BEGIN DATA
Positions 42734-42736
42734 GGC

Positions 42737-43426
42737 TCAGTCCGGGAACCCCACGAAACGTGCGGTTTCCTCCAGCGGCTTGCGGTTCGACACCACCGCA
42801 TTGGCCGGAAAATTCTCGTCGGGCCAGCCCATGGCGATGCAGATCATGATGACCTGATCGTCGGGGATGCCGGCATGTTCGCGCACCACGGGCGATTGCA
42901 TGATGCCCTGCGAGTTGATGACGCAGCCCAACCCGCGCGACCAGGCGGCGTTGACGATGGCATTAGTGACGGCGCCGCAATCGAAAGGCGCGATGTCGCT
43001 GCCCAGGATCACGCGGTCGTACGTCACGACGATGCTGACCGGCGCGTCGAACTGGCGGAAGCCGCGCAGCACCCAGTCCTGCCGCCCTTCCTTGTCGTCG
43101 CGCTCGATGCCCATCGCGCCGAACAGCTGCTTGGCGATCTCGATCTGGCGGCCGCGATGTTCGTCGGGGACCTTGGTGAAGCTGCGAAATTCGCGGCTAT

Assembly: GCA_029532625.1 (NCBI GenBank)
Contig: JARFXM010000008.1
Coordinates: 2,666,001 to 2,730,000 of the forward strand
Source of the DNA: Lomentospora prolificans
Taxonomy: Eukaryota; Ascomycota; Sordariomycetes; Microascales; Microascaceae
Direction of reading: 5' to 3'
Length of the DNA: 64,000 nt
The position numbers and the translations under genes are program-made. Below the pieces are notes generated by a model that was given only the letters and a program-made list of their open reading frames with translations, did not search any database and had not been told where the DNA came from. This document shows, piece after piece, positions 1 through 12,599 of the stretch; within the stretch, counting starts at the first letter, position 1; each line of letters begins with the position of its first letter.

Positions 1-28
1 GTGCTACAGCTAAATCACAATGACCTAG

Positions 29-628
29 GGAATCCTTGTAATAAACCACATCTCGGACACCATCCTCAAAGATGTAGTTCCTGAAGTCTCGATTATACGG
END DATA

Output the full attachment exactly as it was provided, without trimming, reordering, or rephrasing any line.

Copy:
Positions 42734-42736
42734 GGC

Positions 42737-43426
42737 TCAGTCCGGGAACCCCACGAAACGTGCGGTTTCCTCCAGCGGCTTGCGGTTCGACACCACCGCA
42801 TTGGCCGGAAAATTCTCGTCGGGCCAGCCCATGGCGATGCAGATCATGATGACCTGATCGTCGGGGATGCCGGCATGTTCGCGCACCACGGGCGATTGCA
42901 TGATGCCCTGCGAGTTGATGACGCAGCCCAACCCGCGCGACCAGGCGGCGTTGACGATGGCATTAGTGACGGCGCCGCAATCGAAAGGCGCGATGTCGCT
43001 GCCCAGGATCACGCGGTCGTACGTCACGACGATGCTGACCGGCGCGTCGAACTGGCGGAAGCCGCGCAGCACCCAGTCCTGCCGCCCTTCCTTGTCGTCG
43101 CGCTCGATGCCCATCGCGCCGAACAGCTGCTTGGCGATCTCGATCTGGCGGCCGCGATGTTCGTCGGGGACCTTGGTGAAGCTGCGAAATTCGCGGCTAT

Assembly: GCA_029532625.1 (NCBI GenBank)
Contig: JARFXM010000008.1
Coordinates: 2,666,001 to 2,730,000 of the forward strand
Source of the DNA: Lomentospora prolificans
Taxonomy: Eukaryota; Ascomycota; Sordariomycetes; Microascales; Microascaceae
Direction of reading: 5' to 3'
Length of the DNA: 64,000 nt
The position numbers and the translations under genes are program-made. Below the pieces are notes generated by a model that was given only the letters and a program-made list of their open reading frames with translations, did not search any database and had not been told where the DNA came from. This document shows, piece after piece, positions 1 through 12,599 of the stretch; within the stretch, counting starts at the first letter, position 1; each line of letters begins with the position of its first letter.

Positions 1-28
1 GTGCTACAGCTAAATCACAATGACCTAG

Positions 29-628
29 GGAATCCTTGTAATAAACCACATCTCGGACACCATCCTCAAAGATGTAGTTCCTGAAGTCTCGATTATACGG